Purity versus viability for farmers’ market?


For years the Point Reyes Farmers’ Market has served as the sunlit visage of a region that prides itself in having championed a return to eating locally. But beneath its stalls, which are becoming progressively fewer in number, a quandary continues to brood: is such stiff provincialism economically viable?

The debate over how stringently the market is managed—it currently allows only vendors from within an approximately 20-mile radius, and only organically certified farmers with mostly non-overlapping crops—is nothing new. Some view regulation as a way to ensure quality and protect small organic farmers from getting out-competed by larger operations. Others feel it stymies competition and limits variety. Market organizers, including

Marin Organic, who serves as the fiscal agent to a separate steering committee, have historically stood by its policy.

But with declining participation, including some value-added vendors who canceled mid-season, the steering committee has once again begun evaluating old paradigms. “Should we stay local? Should we stay organic? Should we invite—we don’t have people who make crafts—should we have stuff like that?” asked director Allison Puglisi.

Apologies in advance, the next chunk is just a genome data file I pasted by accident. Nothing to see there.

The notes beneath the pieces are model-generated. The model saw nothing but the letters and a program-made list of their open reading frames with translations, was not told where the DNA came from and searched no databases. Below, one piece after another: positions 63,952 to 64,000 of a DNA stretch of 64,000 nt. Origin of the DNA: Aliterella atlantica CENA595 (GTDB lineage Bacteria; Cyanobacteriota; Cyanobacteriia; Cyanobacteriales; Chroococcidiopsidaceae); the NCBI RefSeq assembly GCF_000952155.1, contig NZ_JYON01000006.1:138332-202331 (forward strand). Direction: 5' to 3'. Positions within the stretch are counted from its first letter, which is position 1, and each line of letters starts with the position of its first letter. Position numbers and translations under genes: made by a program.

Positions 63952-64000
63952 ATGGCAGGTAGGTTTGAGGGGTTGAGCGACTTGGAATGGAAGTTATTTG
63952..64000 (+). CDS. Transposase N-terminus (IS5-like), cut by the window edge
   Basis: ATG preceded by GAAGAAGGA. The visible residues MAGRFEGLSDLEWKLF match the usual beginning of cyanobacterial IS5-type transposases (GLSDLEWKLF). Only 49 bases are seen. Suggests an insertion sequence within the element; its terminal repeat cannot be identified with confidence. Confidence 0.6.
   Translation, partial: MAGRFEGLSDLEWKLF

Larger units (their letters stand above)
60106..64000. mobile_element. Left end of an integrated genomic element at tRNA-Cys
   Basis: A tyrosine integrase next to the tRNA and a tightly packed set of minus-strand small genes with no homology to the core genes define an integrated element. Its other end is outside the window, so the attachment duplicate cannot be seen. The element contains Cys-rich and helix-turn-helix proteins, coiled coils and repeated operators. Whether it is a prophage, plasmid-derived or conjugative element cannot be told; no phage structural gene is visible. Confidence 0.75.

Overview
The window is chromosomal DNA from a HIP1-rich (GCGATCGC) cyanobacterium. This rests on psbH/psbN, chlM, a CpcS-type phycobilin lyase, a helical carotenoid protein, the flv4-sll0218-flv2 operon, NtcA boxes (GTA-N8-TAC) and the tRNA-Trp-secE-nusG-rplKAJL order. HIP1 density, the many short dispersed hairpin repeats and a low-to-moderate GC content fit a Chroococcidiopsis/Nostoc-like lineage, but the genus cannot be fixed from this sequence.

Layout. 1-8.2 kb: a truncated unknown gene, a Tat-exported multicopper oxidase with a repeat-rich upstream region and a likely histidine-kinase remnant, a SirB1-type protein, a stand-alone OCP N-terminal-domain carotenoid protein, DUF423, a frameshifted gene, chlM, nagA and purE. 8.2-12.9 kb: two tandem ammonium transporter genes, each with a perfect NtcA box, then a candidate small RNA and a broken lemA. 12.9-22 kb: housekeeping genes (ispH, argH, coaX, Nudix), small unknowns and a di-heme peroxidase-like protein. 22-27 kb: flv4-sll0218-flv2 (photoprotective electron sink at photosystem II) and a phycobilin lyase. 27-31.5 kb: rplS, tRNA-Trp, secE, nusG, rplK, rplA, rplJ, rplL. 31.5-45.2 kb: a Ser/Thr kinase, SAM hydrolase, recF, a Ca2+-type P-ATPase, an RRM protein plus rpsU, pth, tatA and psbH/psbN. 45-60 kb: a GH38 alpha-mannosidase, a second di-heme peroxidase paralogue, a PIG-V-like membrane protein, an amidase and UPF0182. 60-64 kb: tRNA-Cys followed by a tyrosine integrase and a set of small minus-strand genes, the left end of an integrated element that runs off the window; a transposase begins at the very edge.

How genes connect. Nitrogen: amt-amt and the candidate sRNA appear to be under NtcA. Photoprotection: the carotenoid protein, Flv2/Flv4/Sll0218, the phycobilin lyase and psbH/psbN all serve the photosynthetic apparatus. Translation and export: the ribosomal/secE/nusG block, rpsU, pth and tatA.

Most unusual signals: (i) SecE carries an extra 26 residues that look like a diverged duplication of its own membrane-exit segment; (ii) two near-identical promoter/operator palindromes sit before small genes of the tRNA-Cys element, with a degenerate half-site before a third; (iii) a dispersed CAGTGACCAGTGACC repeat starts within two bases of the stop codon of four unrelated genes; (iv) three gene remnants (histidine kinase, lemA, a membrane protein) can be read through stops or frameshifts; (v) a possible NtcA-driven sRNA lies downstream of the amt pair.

The principal issue is revenue. Fewer vendors means fewer booth fees, which means the steering committee must rely increasingly on fickle county grants for funding. That, and the ongoing difficulty and cost of fundraising, has made it a challenge to just break even.

Take, for example, this past year. Three of the market’s six scheduled row-crop producers were absent, for a number of reasons—the strawberries at Sartori Farms succumbed to an unusually wet late-spring; Peter Worsley, of Worsley Farms, was recovering from a months-long illness; Marin Roots Farm decided to focus on its Saturday morning stall at the Ferry Plaza in San Francisco. That left just three growers who met the market’s rigid eligibility standards. “So there’s $1,800 in lost revenue right there,” Puglisi said.

Marin Organic Executive Director Adrienne Baumann explained that most people don’t realize that the market is not sustainable based on vendor fees alone. “[The Point Reyes market] is a cultural gem,” she said, “a wonderful size, wonderful feeling—but it takes resources.”

Most farmers’ markets, even large urban ones, need some amount of artificial capital infusion to survive, said market treasurer Jeff Shapiro. Last year Marin Organic hosted a successful dinner fundraiser with Alice Waters. This year, the planning fell through. “In the future,” Shapiro said, “we’ll need to have either an event or another sponsor.”

But some contend that athough that may be true, there are steps market organizers and Marin Organic could take to generate more revenue—and in the process create a fuller, more diverse market. “I’m of the thinking that more brings more,” said Inverness resident and fermented food vendor Maggie Beth Levinger. “So, the more vendors you have, even if they’re selling very similar items, the more people are going to come and shop, and it will all be okay.”